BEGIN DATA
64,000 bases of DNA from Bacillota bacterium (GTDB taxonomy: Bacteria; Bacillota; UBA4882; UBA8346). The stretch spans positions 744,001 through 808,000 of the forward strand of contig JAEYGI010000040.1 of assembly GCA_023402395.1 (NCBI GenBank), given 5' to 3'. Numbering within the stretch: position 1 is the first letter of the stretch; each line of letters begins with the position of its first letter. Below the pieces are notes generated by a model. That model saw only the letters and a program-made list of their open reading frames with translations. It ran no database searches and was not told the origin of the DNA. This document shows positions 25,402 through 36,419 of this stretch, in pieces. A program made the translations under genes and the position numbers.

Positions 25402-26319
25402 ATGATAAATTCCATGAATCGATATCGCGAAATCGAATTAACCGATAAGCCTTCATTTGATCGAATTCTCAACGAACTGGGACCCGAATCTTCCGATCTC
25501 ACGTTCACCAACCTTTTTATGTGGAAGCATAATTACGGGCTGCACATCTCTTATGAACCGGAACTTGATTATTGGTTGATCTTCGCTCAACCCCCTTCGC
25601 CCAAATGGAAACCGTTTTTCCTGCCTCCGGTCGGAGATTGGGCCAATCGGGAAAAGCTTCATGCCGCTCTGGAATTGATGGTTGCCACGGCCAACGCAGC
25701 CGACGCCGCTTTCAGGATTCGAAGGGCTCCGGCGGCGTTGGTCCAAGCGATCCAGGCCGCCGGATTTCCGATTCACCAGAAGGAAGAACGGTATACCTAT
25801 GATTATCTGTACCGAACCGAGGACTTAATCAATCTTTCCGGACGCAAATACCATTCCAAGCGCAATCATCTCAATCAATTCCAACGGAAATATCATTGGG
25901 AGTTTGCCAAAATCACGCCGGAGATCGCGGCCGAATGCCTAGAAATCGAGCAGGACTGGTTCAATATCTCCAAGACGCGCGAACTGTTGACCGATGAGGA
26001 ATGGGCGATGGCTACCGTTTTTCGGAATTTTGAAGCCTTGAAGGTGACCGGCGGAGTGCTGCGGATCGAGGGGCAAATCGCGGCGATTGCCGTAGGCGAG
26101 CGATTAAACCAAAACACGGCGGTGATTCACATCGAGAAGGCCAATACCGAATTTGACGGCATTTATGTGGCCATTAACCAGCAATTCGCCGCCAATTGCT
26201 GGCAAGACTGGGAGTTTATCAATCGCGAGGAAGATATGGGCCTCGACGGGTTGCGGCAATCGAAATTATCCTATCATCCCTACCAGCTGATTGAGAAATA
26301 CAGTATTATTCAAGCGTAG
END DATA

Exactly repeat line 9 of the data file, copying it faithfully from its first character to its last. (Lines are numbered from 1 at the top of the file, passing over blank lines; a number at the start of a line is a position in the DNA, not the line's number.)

26001 ATGGGCGATGGCTACCGTTTTTCGGAATTTTGAAGCCTTGAAGGTGACCGGCGGAGTGCTGCGGATCGAGGGGCAAATCGCGGCGATTGCCGTAGGCGAG